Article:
Student Travelers Help Younger Children ‘Reach the World’

News subtitle

Foreign Study Programs are partnering with a nonprofit to link to local schools.

Debora Hyemin Han ’20 on the Isle of Skye, off the Scottish coast, looking out at the sea from the mountains
Debora Hyemin Han ’20 on the Isle of Skye, off the Scottish coast, during her Foreign Study Program. (Photo courtesy of Debora Hyemin Han ’20)

Early this fall, when Debora Hyemin Han ’20 set out for Edinburgh, Scotland, for her Foreign Study Program (FSP), she agreed to take 20 second-graders along. The children aren’t actually traveling with her, of course. They are tracking her journey by reading her blog posts and occasionally talking with her over Skype from their classroom at the Dothan Brook School in Hartford, Vt.

The school collaborates with Dartmouth FSPs through the auspices of Reach the World, a nonprofit co-founded by Dartmouth alumna Heather Halstead ’97. After graduation, Halstead and five other young educators took a highly publicized two-year sailing trip around the globe, sharing the adventure with thousands of classrooms in underserved communities using satellite communication.

“That’s where it all began, and Dartmouth was really helpful from the start, with seed money and advice,” says Halstead. Over the past two decades, Reach the World has evolved from operating global journeys to connecting volunteer travelers with a nationwide network of K-12 schools. Dartmouth is the first college to partner with the program.

Image removed.Children at the Dothan Brook School in Hartford, Vt., talk with Debora Hyeman Han ’20 via Skype. (Photo by Charlotte Albright)

On a recent chilly afternoon, Han, wearing a warm hat and sweater, answered questions posed by the Dothan Brook students and their teacher, Tara MacCallum, via Skype. Han was in her Edinburgh apartment, which, she explained, is called a “flat” in Scotland.

“Do people have pets there?” the students wanted to know.

“We can’t have them in our flat, but you see lots of dogs here, especially collies,” Han replied. “Do any of you have collies?” A few hands shot up.

Another popular subject: food.

“There’s no such thing as a French fry here, unless you go to McDonald’s,” Han told her attentive audience. “Here they are called chips. Or maybe wedges, if they are thicker.” And, she explained, Scots eat something called haggis. “It’s a sheep’s insides made into a kind of meatball thing. It may sound a little icky, and that’s what I thought, too, so I pushed off trying it. But then, when I tasted it, it was actually pretty good.”

Han also shared a few Scottish colloquialisms. “If they want to say, ‘something is great,’ they say, ‘well decent.’ Like, I love that show, it’s ‘well decent.’ ”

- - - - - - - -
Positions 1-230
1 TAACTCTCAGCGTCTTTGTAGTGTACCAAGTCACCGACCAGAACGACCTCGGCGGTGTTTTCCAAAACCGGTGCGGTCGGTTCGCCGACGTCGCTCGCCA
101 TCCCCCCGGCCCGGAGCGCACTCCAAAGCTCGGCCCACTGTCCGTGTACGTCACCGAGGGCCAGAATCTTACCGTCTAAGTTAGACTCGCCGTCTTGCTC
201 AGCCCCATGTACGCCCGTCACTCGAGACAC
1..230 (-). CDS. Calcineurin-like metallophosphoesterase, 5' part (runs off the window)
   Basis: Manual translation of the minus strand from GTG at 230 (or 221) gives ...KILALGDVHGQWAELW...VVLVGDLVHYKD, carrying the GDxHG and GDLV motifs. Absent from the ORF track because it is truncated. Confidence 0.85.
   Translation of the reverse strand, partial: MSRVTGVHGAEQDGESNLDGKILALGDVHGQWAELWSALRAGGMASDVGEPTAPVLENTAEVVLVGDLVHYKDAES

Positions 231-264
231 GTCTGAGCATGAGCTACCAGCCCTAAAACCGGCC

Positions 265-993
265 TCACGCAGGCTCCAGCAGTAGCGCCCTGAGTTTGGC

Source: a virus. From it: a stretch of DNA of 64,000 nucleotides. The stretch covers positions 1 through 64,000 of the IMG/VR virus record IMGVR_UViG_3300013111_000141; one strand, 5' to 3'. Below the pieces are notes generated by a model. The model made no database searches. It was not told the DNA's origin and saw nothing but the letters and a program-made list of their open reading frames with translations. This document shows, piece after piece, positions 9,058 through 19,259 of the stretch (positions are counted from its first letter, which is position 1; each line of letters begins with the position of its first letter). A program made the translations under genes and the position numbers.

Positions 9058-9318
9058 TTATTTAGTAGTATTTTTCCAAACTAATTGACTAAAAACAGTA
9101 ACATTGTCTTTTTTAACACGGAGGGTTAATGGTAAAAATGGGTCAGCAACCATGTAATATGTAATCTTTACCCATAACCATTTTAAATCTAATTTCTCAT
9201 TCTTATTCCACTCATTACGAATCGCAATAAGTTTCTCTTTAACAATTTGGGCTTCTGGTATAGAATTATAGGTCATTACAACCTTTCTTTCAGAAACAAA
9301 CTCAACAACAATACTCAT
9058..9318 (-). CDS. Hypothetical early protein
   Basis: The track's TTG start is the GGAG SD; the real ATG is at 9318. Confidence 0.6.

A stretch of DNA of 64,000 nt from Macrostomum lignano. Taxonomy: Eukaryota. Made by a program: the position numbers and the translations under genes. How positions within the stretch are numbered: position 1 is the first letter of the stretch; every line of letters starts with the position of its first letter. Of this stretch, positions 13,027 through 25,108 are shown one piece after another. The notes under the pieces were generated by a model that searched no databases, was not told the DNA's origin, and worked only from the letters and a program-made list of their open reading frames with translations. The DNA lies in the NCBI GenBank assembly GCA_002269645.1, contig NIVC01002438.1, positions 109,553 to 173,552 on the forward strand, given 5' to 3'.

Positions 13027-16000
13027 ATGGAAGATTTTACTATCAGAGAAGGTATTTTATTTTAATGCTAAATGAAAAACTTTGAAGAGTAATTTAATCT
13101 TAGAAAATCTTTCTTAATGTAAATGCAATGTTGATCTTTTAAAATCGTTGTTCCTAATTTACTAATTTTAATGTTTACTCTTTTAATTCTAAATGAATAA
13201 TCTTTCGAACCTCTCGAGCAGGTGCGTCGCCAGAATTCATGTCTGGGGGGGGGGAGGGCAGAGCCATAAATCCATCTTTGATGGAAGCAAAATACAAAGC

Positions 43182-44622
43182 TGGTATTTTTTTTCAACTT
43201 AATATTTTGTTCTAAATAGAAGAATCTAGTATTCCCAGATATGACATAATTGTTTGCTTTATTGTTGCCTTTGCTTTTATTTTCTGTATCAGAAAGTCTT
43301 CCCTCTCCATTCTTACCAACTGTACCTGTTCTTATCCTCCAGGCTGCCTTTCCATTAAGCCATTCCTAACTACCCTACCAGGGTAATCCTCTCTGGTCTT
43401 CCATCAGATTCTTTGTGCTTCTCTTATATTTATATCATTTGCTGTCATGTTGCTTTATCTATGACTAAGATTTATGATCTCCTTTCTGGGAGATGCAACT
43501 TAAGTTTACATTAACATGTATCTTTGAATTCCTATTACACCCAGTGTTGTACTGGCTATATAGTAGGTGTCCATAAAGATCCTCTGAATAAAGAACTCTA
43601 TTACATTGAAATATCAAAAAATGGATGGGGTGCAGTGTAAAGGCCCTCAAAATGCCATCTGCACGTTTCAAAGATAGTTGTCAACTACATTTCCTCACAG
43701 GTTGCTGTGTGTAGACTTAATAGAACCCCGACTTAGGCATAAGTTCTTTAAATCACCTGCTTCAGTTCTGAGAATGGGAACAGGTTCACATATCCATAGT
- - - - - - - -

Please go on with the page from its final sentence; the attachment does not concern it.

Conversations like these, MacCallum says, have shown her students that people from other countries are like them in some ways, and unlike them in others. By sharing her experiences abroad, Han has also spurred creative lesson planning. For example, the Dothan Brook class has been making maps of Scotland.

“We also made charts and graphs of the weather Debora has been talking about and compared it to the weather we’ve been having,” says MacCallum. The virtual exchange, she says, has opened her students’ eyes to the possibility of travel far from home when they get older. “We take lots of field trips around the Upper Valley, and they see Debora’s time in Scotland as just a bigger field trip, well worth taking, at some point.”

While studying philosophy at the University of Edinburgh, Han has written articles and journal entries twice a week for the Dothan Brook classroom, including photo albums and videos.

“I hope students will see that there is a rich reserve of knowledge and understanding to be found in the world outside their own, and feel a yearning to explore it for themselves. And I hope it will be the first step in their journey to becoming active members of the global community,” she says.

Teaching younger people about Scottish culture has also made Han think deeply about her own off-campus learning.

“Creating content for a second-grade audience has pushed me to consider what is most relevant for nurturing budding perspectives on global outlook,” says Han. “Because it must be expressed in a way that is understandable and meaningful to them, I have done a lot of self-reflection about the core of each of my experiences before curating or writing content. This has not only taught me about how to approach younger childhood education, but has also prompted me to think more critically and deeply about my time abroad.”

About Reach the World, Halstead says “developing strong roots of global engagement in rural places, where there may not be a lot of cross-cultural interaction or influence, is a really important mission for our nation to undertake in great seriousness right now. Virtual exchanges are very personal; they meet students where they are, and give them human currency to use against a tide of anti-global sentiment rising in our nation.”

Charlotte Albright